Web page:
Exercising could be more effective than medication in managing depression and anxiety
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Physical activities and exercise help in boosting mental health. This much is known. But are they more effective than medication?
A new, comprehensive study from the University of South Australia says it is. Published in the British Journal of Sports Medicine, the study examined the effectiveness of physical activities to relieve symptoms of anxiety, depression, and psychological distress. Over 128,000 participants, which included a mix of healthy adults, people with mental health disorders or various chronic diseases, were part of the research, which concluded that exercise interventions lasting for a duration of 12 weeks or less were extremely effective in alleviating mental health symptoms. The study also noted that apart from participants who lived with depression, women who were pregnant or postpartum, people with kidney disease, and HIV-positive individuals demonstrated the most improvement.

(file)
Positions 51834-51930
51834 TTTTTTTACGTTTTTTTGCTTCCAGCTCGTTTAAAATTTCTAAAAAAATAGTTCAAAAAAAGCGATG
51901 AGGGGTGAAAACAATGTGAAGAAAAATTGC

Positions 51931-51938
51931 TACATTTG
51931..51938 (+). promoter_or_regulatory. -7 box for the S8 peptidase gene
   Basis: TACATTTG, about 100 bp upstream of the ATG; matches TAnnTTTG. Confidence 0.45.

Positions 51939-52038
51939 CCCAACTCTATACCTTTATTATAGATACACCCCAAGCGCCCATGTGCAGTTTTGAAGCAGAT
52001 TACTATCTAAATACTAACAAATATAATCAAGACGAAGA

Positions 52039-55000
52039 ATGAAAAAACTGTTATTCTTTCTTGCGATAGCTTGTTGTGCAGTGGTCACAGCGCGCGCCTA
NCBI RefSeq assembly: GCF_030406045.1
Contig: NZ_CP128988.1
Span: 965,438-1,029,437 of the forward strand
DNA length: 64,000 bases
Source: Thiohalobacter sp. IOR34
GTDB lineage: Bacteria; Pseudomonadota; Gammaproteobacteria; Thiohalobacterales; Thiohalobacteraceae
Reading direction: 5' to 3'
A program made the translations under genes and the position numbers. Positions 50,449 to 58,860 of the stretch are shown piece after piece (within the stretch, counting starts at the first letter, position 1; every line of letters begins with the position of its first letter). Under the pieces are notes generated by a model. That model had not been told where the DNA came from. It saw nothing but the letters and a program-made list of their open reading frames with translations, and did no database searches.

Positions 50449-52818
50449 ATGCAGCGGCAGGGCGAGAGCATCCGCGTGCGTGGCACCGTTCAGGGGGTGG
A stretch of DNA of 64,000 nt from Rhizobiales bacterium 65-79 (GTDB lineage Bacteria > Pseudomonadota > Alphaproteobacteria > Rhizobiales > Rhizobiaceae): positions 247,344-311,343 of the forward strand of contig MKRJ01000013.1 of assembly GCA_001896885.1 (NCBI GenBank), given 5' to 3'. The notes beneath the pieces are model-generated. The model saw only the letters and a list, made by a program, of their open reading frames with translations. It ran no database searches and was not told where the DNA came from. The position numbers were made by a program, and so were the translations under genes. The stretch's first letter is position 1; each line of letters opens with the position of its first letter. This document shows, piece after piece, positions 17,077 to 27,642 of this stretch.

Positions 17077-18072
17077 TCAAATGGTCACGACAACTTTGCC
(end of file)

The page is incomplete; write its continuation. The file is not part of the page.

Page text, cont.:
“Higher intensity exercise had greater improvements for depression and anxiety, while longer durations had smaller effects when compared to short and mid-duration bursts. We also found that all types of physical activity and exercise were beneficial, including aerobic exercise such as walking, resistance training, pilates, and yoga,” says Dr Ben Singh, lead researcher.
Exercise keeps you fit in body and mind
The study concluded that physical activity must be utilized as a mainstay approach for managing depression, anxiety, and distress.
Studies have previously shown the benefits of exercise for not just the body but also the mind. A 2018 US study published in The Lancet journal, showed that people who exercised for about 45 minutes for three to five times a week experienced the most benefits. People who engaged in physical activities ranging from something as simple as household chores or lawn-mowing to intense workouts at the gym experienced an additional 1.5 days of good mental health.
Exercise may not be a cure but it can work wonders. Why not go for that short walk now, then?